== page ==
One way to phrase the central question in the philosophy of mind is “why are we conscious?” We can answer this question by describing what consciousness is in general and then explaining why the physical properties of our brains result in this consciousness. This is how I usually attempt to answer the question, since it is these kinds of answers that are the most enlightening. However, we could also take the question in the historical sense, as in why did evolution result in conscious systems?
Our first intuition would be to say that consciousness has some beneficial effects, and thus evolutionary pressures selected for it. However, as we have come to understand consciousness more fully, it has become clear that consciousness is distinct from intelligence, and it is intelligence that provides the many benefits that we would naively attribute to consciousness. In fact the behavior of every conscious system could be replicated by some non-conscious system, and since evolution selects for behavior that should lead us back to square one, wondering why we (and possibly many other animals) are conscious.
The answer, which I will get to in due time, partly rests on the fact that consciousness is robust. The range of processes that result in the phenomena we call consciousness is quite large, all it takes is some basic structural facts, facts about how information is organized within the system at a given moment, and how the system develops over time. There are more than theoretical reasons to believe this; we have records of patients suffering from a wide range of brain damage, some severe, some minor, all of whom seem conscious. It is rare for a patient to be left alive but without consciousness due to brain damage (and even rarer for that patient to be in an awake state). And so we conclude that the facts about the brain that result in us being consciousness are fairly basic and simple, which is why it is so hard for them to be interrupted by damage.
So we know that natural selection will lead to some kind of intelligence, and ability to learn, since some organisms need these abilities to survive and complete successfully with each other for limited resources. My hypothesis then is that the simplest route to intelligence is consciousness. It is true that organisms with completely unconscious processes could have arisen, but in general evolution favors the simpler solution (since evolution proceeds by tiny steps, and thus the simpler solution would be reached first, and out-complete any organisms that were “on track” towards the more complicated, and non-conscious, solution).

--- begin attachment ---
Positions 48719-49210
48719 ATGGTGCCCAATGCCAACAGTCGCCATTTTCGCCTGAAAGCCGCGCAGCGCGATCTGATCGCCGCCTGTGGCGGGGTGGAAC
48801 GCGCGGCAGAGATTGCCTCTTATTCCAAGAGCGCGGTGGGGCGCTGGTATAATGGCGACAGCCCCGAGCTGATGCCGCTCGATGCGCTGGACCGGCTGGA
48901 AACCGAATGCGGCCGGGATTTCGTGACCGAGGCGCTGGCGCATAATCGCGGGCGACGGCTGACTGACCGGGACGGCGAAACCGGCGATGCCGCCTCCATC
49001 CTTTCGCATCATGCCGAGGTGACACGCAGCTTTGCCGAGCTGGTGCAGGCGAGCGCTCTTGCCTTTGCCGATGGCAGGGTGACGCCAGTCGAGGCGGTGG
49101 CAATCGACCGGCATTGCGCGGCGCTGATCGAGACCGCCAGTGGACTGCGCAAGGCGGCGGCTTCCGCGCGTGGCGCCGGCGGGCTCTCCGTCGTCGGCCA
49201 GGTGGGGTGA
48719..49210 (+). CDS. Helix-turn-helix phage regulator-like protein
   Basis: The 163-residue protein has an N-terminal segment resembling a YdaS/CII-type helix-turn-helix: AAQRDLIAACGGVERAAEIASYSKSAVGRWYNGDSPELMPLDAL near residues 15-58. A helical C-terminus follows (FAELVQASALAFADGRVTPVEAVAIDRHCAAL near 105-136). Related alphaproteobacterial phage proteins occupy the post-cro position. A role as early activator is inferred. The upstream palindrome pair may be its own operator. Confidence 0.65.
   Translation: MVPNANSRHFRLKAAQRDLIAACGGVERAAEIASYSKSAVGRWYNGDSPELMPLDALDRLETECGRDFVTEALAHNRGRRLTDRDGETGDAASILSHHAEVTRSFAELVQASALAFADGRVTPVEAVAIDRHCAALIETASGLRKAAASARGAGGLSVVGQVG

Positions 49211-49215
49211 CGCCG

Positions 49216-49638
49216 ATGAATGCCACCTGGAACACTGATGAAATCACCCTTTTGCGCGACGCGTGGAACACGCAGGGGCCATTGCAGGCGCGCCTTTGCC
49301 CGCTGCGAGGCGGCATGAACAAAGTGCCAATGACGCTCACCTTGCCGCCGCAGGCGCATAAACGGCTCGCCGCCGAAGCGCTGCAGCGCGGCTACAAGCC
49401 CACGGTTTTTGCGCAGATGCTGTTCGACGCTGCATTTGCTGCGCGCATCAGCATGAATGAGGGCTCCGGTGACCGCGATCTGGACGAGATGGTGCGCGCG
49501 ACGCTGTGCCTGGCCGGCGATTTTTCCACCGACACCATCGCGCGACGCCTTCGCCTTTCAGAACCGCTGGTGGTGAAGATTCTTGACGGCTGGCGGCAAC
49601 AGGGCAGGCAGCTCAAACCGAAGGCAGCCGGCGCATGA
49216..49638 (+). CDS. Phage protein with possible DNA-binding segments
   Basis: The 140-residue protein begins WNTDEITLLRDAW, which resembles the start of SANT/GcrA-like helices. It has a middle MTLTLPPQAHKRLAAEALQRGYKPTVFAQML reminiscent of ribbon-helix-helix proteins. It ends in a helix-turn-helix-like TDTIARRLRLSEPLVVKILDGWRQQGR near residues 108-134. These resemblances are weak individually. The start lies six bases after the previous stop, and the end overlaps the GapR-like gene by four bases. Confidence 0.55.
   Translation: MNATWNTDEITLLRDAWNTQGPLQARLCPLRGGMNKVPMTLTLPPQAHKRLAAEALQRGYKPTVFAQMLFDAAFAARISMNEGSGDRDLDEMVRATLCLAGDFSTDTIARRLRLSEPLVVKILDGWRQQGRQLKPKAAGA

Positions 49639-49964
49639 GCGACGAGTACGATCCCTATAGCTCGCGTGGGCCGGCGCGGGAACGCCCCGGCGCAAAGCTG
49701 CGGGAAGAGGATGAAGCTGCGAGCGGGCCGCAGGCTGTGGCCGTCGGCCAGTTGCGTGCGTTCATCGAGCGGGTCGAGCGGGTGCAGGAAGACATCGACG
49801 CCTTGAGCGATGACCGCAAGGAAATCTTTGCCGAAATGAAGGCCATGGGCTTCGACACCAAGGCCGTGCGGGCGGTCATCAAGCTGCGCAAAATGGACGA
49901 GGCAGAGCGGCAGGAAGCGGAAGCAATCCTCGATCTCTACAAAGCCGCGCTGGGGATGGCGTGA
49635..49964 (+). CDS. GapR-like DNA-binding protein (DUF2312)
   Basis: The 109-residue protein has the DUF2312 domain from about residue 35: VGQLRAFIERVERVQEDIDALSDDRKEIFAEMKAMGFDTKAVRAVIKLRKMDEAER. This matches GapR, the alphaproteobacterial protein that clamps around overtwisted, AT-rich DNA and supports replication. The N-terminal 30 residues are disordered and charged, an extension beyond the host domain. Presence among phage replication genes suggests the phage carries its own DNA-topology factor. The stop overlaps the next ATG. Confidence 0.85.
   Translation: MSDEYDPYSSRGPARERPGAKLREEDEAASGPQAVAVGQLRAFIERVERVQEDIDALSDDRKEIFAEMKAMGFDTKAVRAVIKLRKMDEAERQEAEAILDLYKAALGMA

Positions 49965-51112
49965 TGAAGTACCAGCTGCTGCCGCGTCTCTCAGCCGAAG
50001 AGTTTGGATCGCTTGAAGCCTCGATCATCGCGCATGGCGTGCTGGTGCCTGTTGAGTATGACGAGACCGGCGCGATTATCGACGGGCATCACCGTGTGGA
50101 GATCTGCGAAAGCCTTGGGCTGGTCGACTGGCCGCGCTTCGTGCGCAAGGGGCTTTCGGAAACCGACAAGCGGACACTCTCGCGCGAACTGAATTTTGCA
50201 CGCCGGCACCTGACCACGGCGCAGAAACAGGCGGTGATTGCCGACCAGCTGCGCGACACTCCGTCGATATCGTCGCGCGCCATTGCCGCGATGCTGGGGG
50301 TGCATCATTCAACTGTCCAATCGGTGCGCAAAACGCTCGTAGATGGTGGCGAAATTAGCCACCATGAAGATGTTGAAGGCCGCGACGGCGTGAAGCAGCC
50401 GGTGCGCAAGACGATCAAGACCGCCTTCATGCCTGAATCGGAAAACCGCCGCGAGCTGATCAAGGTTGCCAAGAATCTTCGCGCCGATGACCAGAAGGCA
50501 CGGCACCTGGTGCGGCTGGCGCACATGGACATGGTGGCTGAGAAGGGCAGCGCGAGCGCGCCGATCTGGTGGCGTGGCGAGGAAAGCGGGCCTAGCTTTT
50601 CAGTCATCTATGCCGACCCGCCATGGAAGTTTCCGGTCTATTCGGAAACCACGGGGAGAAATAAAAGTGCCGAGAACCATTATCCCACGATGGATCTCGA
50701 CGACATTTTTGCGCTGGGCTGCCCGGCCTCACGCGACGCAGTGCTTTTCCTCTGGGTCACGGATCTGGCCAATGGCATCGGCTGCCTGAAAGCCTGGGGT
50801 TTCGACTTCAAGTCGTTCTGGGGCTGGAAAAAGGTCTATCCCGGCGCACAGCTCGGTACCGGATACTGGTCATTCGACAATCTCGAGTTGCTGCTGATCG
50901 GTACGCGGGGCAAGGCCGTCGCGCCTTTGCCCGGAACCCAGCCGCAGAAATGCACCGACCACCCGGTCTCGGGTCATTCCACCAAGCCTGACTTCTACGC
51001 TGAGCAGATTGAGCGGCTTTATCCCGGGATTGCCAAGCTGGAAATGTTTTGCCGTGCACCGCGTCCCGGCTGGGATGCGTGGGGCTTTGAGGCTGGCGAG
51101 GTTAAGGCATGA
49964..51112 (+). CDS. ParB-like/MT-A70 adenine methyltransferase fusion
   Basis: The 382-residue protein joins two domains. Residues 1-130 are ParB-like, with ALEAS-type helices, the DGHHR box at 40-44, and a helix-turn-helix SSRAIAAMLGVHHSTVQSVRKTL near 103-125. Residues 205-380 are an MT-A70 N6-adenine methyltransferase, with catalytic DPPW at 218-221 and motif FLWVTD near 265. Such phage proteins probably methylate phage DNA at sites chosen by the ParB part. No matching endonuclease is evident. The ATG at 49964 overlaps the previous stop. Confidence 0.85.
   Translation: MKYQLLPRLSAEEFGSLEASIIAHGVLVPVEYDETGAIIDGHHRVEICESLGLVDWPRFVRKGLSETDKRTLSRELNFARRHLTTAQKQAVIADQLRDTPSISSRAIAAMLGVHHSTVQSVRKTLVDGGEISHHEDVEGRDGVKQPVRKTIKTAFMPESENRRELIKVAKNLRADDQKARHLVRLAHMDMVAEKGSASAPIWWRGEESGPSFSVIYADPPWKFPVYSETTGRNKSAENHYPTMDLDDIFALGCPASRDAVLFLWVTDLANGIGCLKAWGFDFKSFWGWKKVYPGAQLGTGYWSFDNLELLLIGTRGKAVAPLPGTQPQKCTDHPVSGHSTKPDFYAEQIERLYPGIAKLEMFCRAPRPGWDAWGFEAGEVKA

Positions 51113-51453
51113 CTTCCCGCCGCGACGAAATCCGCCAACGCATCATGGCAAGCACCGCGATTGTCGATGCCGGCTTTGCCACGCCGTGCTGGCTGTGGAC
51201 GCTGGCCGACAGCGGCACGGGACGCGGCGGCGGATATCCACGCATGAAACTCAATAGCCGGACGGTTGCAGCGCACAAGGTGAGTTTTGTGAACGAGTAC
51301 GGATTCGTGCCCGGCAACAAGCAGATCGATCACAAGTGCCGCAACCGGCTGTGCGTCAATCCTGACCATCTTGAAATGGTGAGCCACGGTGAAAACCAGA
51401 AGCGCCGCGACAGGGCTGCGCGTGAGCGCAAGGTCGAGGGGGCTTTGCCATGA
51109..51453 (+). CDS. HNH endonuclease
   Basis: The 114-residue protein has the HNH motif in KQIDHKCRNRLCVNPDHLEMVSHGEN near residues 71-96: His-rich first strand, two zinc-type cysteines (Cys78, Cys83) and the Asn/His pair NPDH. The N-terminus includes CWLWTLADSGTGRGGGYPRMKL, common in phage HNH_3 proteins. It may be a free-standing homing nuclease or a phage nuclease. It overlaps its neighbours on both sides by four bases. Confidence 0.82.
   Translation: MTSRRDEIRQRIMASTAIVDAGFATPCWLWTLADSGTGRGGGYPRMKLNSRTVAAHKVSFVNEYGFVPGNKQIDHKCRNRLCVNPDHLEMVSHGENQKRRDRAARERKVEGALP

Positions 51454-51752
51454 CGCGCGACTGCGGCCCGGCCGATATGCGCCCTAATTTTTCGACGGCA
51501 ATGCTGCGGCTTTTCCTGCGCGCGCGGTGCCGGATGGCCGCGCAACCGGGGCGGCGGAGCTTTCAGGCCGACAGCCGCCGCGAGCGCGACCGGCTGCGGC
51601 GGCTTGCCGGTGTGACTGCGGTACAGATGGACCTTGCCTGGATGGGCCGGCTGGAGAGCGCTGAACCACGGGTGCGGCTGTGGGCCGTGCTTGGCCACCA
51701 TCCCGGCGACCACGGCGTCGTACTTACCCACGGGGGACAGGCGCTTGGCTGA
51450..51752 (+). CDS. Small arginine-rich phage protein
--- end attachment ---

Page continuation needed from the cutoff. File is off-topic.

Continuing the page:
To support this hypothesis it needs to be shown that the simplest path to useful intelligence is a conscious system. Previously I detailed three properties that a system must have in order for it to be considered conscious: a first person perspective, experiences, and self-awareness (and of course the appropriate causal connections within the system to support and sustain these properties). Experiences are obviously a given for all form of life that perceive their environment, process that information, and then react to it. It is true that very simple organisms, such as bacteria, have no need for experiences, they can survive with hard-wired responses to external stimuli. More complex animals, however, need to bring the information from their senses together so that whatever mental facilities they possess can be brought to bear upon it, and this is the essence of experience. The first person perspective would also be a natural improvement on the road to better intelligence, since an animal whose experience is structured around a perspective will be better able to tell what information is relevant to its survival. Although the first person perspective by itself doesn’t make the animal more intelligent it enables the intelligence the animal has to make better use of experiences. Experience, as mentioned previously, is how perceptual information is made available to the developing mental faculties. Perception, however, is not the only useful source of information, information about the animal itself can also be important, for example in deciding what needs have the highest priority. This is where self-consciousness comes in, integrating information about the animal’s current condition and capabilities into its experiences. Finally, we must consider if the causal connections required for consciousness would be selected for (specifically that a given experience can contribute causally to the animal’s knowledge about itself, for example by building new concepts or forming memories, and that each experience is always in some way incorporated into the next). It would seem like the path to increased intelligence would indeed select for these connections, since allowing experiences to build on each other provides for the possibility of more complex thoughts, ones that could not be completed in a single moment, and allowing experiences to permanently affect the mind allows for the ability to learn, also an evolutionary advantage.
If it is indeed the case that consciousness is a result of evolutionary pressures favoring intelligence, as I claim, it would explain many of our intuitions about consciousness in animals. For starters if evolution does lead to consciousness then we really do have a good reason to believe that some non-human animals are conscious. If they are far enough along the road to intelligence then it is likely they already have experiences, a first person perspective, and self-consciousness, since these abilities seem like pre-requisites for any evolved intelligence that is sufficiently bright. It would also explain why not all animals seem conscious. Evolution doesn’t favor a high intelligence in many cases, and so animals such as insects and fish simply haven’t developed the capacities necessary for consciousness.